Ebselen (2-phenyl-1,2-benzisoselenazol-3(2H)-one) is an organoselenium radical scavenger compound, which has strong antioxidant and anti-inflammatory effects. Because of its properties, it may be protective against injury to the nervous tissue. However, evidence suggests that its glutathione peroxidase activity could underlie certain deleterious actions on cell physiology. In this study we have analyzed the effect of ebselen on rat hippocampal astrocytes in culture. Cellular oxidative status, cytosolic free-Ca(2+) concentration ([Ca(2+)]c), setting of endoplasmic reticulum stress and phosphorylation of glial fibrillary acidic protein and major mitogen-activated protein kinases were analyzed. Our results show that ebselen induced a concentration-dependent increase in the generation of reactive oxygen species in the mitochondria. We observed a concentration-dependent increase in global cysteine oxidation and in the level of malondialdehyde in the presence of ebselen. We also detected increases in catalase, glutathione S-transferase and glutathione reductase activity. Ebselen also evoked a concentration-dependent increase in [Ca(2+)]c. Moreover, we observed a concentration-dependent increase in the phosphorylation of the unfolded protein response markers, eukaryotic translation initiation factor 2α and X-box binding protein 1. Finally, ebselen also induced an increase in the phosphorylation of glial fibrillary acidic protein, SAPK/JNK, p38 MAPK and p44/42 MAPK. Our results provide strong evidence that implicate endoplasmic reticulum stress and activation of crucial mitogen-activated protein kinases in an oxidative damage of cells in the presence of ebselen. The compound thus might exert deleterious actions on astrocyte physiology that could compromise their function. Copyright © 2016 Elsevier Ireland Ltd. All rights reserved.

  15. Oleate induces KATP channel-dependent hyperpolarization in mouse hypothalamic glucose-excited neurons without altering cellular energy charge.

    Science.gov (United States)

    Dadak, Selma; Beall, Craig; Vlachaki Walker, Julia M; Soutar, Marc P M; McCrimmon, Rory J; Ashford, Michael L J

    2017-03-27

    The unsaturated fatty acid, oleate exhibits anorexigenic properties reducing food intake and hepatic glucose output. However, its mechanism of action in the hypothalamus has not been fully determined. This study investigated the effects of oleate and glucose on GT1-7 mouse hypothalamic cells (a model of glucose-excited (GE) neurons) and mouse arcuate nucleus (ARC) neurons. Whole-cell and perforated patch-clamp recordings, immunoblotting and cell energy status measures were used to investigate oleate- and glucose-sensing properties of mouse hypothalamic neurons. Oleate or lowered glucose concentration caused hyperpolarization and inhibition of firing of GT1-7 cells by the activation of ATP-sensitive K + channels (K ATP ). This effect of oleate was not dependent on fatty acid oxidation or raised AMP-activated protein kinase activity or prevented by the presence of the UCP2 inhibitor genipin. Oleate did not alter intracellular calcium, indicating that CD36/fatty acid translocase may not play a role. However, oleate activation of K ATP may require ATP metabolism. The short-chain fatty acid octanoate was unable to replicate the actions of oleate on GT1-7 cells. Although oleate decreased GT1-7 cell mitochondrial membrane potential there was no change in total cellular ATP or ATP/ADP ratios. Perforated patch and whole-cell recordings from mouse hypothalamic slices demonstrated that oleate hyperpolarized a subpopulation of ARC GE neurons by K ATP activation. Additionally, in a separate small population of ARC neurons, oleate application or lowered glucose concentration caused membrane depolarization. In conclusion, oleate induces K ATP- dependent hyperpolarization and inhibition of firing of a subgroup of GE hypothalamic neurons without altering cellular energy charge. Copyright © 2017 The Authors. Published by Elsevier Ltd.. All rights reserved.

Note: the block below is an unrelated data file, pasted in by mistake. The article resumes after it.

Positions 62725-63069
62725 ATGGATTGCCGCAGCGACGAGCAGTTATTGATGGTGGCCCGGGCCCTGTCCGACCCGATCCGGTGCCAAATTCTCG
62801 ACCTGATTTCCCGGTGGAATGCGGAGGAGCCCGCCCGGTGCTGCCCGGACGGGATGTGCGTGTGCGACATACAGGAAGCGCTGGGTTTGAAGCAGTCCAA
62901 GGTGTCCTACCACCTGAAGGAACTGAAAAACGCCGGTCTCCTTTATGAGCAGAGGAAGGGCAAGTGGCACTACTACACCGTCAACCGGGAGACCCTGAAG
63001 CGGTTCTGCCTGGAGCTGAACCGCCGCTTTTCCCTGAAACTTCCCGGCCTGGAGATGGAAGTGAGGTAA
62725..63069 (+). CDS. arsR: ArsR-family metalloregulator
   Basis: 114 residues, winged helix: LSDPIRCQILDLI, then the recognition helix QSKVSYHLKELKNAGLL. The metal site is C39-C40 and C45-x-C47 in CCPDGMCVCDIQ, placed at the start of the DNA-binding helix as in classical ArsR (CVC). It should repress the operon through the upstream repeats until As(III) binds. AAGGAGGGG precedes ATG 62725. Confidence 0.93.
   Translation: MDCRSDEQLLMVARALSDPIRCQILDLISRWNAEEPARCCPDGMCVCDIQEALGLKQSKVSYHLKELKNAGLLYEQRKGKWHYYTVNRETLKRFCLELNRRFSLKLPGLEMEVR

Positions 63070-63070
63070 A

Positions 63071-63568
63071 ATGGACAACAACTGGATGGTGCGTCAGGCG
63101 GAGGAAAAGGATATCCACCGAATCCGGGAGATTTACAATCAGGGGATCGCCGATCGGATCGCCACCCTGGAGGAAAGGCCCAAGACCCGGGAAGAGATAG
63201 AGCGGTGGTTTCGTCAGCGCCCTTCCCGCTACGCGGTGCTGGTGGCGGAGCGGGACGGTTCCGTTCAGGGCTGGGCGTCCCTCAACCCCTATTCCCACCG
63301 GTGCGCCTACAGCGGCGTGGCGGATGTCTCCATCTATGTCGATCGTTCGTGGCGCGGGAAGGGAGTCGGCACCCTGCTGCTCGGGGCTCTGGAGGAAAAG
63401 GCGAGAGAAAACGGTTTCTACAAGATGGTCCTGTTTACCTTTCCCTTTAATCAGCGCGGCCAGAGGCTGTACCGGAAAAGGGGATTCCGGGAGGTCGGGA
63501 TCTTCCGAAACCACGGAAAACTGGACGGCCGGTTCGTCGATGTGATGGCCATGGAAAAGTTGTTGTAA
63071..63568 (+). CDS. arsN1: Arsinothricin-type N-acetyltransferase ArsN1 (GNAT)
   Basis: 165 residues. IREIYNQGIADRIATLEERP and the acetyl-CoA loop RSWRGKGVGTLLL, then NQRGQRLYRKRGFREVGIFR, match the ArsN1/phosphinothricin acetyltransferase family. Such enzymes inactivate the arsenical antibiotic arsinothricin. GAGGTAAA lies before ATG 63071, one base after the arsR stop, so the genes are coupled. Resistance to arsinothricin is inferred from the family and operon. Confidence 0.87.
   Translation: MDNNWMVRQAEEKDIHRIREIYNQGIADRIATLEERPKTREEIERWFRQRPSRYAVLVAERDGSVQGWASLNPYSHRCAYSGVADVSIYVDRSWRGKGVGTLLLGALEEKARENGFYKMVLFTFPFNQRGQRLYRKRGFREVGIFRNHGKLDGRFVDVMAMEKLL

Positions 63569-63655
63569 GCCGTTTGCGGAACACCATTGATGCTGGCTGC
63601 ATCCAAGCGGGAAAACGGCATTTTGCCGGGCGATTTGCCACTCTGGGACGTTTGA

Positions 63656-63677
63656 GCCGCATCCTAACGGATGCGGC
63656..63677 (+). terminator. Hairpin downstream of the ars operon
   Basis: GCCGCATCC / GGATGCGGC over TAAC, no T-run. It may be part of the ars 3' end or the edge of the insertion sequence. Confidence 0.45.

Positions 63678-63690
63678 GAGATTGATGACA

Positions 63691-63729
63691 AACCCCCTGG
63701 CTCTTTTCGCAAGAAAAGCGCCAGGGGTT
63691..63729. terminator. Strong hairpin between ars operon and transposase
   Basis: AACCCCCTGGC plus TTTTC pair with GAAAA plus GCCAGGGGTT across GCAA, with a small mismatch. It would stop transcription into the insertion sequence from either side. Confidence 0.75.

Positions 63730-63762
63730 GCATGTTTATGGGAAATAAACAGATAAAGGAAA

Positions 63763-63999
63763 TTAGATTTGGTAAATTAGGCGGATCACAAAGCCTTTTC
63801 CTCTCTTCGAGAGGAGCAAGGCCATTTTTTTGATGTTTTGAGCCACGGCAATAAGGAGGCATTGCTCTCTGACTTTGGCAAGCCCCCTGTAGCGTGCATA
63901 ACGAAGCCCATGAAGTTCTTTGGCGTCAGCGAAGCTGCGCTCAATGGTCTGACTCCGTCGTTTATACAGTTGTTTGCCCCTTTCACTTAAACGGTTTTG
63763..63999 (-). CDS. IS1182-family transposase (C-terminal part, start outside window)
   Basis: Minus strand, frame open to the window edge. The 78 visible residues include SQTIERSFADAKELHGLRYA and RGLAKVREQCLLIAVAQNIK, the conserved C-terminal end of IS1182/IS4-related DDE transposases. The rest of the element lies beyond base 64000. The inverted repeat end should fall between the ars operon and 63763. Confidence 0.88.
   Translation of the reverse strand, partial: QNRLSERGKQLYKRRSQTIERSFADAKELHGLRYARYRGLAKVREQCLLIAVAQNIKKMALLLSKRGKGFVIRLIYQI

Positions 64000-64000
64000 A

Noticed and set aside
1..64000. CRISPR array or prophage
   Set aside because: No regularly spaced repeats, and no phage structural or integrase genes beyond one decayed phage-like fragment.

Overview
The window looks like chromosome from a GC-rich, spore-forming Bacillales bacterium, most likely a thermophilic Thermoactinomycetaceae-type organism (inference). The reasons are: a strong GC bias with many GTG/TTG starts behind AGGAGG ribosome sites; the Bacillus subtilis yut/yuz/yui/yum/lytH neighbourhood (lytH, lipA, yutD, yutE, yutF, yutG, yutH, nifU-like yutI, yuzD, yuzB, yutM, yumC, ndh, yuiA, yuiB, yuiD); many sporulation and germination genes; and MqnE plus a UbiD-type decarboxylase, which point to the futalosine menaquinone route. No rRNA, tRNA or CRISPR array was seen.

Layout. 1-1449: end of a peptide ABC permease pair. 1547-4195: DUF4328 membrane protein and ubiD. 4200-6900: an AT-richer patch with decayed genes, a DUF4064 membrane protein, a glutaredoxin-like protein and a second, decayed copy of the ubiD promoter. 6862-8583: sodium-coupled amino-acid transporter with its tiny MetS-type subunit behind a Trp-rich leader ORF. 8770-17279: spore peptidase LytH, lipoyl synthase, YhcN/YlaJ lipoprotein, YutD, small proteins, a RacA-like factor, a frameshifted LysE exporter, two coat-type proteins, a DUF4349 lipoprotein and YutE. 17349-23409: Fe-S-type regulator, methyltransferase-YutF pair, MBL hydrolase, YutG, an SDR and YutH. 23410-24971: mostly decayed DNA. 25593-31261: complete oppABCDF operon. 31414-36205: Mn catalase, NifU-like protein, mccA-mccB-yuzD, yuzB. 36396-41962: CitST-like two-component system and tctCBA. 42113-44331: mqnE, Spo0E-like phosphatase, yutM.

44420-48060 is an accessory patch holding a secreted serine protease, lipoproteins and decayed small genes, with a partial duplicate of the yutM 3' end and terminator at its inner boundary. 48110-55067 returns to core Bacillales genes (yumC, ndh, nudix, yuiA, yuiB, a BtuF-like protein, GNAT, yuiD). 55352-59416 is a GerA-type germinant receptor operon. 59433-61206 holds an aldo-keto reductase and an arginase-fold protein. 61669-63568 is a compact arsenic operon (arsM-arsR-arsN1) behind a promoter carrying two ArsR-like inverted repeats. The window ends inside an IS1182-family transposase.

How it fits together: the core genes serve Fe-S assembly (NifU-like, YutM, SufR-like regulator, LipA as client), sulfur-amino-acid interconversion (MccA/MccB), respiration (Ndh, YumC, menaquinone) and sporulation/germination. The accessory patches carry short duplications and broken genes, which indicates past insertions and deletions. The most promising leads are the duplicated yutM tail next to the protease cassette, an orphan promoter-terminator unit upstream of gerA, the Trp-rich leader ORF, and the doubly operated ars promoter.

16. Ethanol alters cellular activation and CD14 partitioning in lipid rafts

    International Nuclear Information System (INIS)

    Dai Qun; Zhang Jun; Pruett, Stephen B.

    2005-01-01